Polish fashion designer Ania Kucznska and graphic designer Michal Lojewski have paired up to create the UEG project, a visually titillating brand whose fruits are intended to play on the idea of consumption. Using symbols and icons, UEG clothing reminds the wearer of the inconsistency of today's existence.
The clothing line, made from a paper-like fabric called Tyvek, is as inconstant as you can possibly imagine. Based on the premise of "desirable objects designed to deteriorate," its curious and attractive designs are intended to fade, then wash away completely after a certain amount of wear. And when you're finished with the 'fit, you trash it.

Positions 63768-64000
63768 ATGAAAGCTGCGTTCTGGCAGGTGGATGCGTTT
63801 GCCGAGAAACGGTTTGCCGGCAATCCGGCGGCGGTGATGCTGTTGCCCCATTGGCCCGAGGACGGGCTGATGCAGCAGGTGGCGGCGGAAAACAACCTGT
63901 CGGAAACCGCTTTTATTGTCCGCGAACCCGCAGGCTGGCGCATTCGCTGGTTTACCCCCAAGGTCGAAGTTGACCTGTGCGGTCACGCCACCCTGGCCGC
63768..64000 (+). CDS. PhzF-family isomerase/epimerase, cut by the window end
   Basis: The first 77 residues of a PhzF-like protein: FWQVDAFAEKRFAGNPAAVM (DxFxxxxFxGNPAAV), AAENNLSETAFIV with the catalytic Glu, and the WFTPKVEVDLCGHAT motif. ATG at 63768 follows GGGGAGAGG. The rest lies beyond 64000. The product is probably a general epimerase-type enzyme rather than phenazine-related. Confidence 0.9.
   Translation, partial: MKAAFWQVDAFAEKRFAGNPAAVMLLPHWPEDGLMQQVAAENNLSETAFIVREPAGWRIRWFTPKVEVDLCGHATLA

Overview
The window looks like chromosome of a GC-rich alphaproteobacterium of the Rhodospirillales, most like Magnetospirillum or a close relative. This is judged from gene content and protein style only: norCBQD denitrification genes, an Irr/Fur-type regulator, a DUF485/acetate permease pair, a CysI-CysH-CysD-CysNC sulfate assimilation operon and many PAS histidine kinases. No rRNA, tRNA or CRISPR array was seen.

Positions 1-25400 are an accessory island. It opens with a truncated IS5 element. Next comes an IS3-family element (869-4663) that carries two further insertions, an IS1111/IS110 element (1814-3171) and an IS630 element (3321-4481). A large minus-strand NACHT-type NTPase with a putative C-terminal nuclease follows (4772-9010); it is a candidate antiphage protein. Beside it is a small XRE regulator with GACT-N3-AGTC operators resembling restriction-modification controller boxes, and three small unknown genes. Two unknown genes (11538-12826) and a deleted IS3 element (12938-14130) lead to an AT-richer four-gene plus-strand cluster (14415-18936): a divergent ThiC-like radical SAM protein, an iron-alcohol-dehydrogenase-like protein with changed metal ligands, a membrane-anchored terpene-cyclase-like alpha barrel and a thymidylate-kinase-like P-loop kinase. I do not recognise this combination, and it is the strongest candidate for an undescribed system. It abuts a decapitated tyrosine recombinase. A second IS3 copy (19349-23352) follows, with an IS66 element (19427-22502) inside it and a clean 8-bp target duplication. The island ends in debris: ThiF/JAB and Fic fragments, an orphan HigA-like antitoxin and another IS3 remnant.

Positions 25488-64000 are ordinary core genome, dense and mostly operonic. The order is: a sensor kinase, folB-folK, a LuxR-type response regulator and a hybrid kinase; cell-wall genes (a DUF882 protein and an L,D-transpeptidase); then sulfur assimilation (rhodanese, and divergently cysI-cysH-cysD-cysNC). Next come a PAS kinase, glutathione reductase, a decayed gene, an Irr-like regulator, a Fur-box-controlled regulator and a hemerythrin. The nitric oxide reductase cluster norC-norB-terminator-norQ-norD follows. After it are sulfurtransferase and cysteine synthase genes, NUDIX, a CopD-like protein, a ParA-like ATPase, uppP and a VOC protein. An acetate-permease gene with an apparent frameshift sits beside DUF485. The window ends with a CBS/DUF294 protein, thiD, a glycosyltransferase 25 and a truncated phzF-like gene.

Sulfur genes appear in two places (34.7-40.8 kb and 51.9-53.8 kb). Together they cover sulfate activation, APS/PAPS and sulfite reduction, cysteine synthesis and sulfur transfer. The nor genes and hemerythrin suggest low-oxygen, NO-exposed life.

Desirable they most certainly are. Available in the US, they most certainly are not. You can currently only purchase UEG designs in Warsaw, Berlin and Tokyo.
Rich with its own worldview, UEG loves to tote manifestos. It's clear they totally ran away with this. "Usa e getta" is the running slogan, and it's Italian for "use and throw away." The product even comes with rules of engagement: unification, unisex, uniseasons.
Cute. Too bad I can't swing by my local boutique to pick up a deteriorating dress. I wonder what one would pay for something they expect to throw away?
A friend who's more fashionable than I: "Um, you're paying for what the product stands for, man."